Earlier this morning I’d heard a recording of that sound in a news report leading up to the 9/11 ceremony at the World Trade Center. The reporter had commented that in the scramble to intercept Flight 93, the fighters were virtually unarmed. Apparently the fighter pilots had been prepared to ram the plane. But as we know, other heroes were already taking action.

Faintly at first, I heard a growing, growling, thunderous sound* heading toward the mountain and started searching the sky. This time I saw them. Two  F-18s maybe three thousand feet overhead, in a long, arcing turn. Increased security? Part of a 9/11 memorial flyover? Something else? At the time I had no idea, but it put into focus the events of that day, and other days.

So many heroes, so many sacrifices…

 

*Video courtesy of a hiker near the Markam-Lowe Saddle.

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Mt. Baldy Run (Part Way) to the Top 2011

Mt. Baldy Run to the Top Registration Area and Start

Somewhere around the junction of the 210 and 605 I saw a flash of lightning to the south. As if the flash had been a warning, a gust of wind buffeted my car, and a blizzard of dust and debris blew across the freeway. Then it started to rain. Not good — especially when you’re on your way to a race that ends on top of a 10,000′ mountain.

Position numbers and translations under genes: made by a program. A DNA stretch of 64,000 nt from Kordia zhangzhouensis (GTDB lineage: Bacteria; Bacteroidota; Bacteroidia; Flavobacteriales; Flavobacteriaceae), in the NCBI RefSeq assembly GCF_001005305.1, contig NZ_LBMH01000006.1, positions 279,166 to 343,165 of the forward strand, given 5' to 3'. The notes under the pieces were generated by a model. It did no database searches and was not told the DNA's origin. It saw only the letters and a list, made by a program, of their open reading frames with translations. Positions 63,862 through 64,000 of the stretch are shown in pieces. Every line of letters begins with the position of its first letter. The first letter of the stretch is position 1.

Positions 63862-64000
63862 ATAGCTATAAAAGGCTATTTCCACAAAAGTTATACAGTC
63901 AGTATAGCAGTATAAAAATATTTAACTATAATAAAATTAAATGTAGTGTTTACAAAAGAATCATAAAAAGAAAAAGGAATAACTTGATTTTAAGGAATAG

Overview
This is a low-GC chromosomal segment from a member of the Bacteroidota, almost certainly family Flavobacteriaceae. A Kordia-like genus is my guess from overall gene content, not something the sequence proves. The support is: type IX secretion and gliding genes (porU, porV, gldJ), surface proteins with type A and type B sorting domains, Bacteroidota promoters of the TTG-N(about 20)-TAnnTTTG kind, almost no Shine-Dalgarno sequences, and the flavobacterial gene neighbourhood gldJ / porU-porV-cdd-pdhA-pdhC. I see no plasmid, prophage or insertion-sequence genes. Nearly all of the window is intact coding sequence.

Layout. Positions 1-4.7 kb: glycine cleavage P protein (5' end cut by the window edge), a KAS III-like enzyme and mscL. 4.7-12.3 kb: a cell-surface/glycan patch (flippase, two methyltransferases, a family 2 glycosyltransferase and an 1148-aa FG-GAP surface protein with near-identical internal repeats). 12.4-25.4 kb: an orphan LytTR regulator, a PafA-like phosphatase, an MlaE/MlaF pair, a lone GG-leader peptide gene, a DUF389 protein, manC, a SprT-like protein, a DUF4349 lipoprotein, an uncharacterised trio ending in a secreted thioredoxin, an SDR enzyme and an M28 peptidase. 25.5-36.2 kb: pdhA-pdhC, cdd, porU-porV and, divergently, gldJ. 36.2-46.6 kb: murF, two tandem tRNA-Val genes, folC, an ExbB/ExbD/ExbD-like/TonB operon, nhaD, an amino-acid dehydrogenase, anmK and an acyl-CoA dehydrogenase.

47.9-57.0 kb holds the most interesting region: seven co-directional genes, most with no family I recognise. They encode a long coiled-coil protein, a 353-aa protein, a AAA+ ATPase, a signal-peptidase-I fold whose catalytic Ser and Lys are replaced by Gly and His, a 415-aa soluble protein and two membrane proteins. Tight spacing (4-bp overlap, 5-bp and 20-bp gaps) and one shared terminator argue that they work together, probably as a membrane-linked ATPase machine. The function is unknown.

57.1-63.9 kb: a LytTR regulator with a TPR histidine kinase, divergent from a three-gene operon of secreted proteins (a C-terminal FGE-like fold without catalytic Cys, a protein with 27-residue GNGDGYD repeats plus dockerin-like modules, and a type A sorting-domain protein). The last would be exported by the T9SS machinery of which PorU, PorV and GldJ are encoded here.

A complicated weather scenario had developed for race day. A very moist layer of monsoonal moisture had been pushed up into Southern California from Baja by a combination of a weak upper level trough off the coast and big upper level high over Four Corners. A combination of factors including an unseasonably strong jet stream had helped trigger a band of showers and thunderstorms that extended from west-southwest off the coast, across the Los Angeles basin, and into the San Gabriel Mountains.

When I drove into the Mt. Baldy Ski Lifts parking lot at around 6:45 am it was raining hard enough I didn’t want to get out of the car. Procrastinating, I went through the admittedly optimistic ritual of applying sun screen. After a few minutes the rain tapered off to sprinkles and I walked down to the Start Line to pick up my bib. The word was conditions were improving and it looked like we were going to be able to get in the race.



Each year the Baldy Run to the Top attracts 500 to 600 runners. Some are the best of the best and will run the seven miles and nearly 4000′ of elevation gain in under 75 minutes. About two-thirds of the runners usually finish in around 2:15 or less.. A few just want to give it a go and soon find that climbing the rough equivalent of 6500 stairs — at altitude — is more than they bargained for.

Usually the weather is pretty good — some years are a little warmer or cooler, or have a few more clouds than others, but blue skies and sunshine are the norm, and significant rain — or lightning — usually isn’t a problem.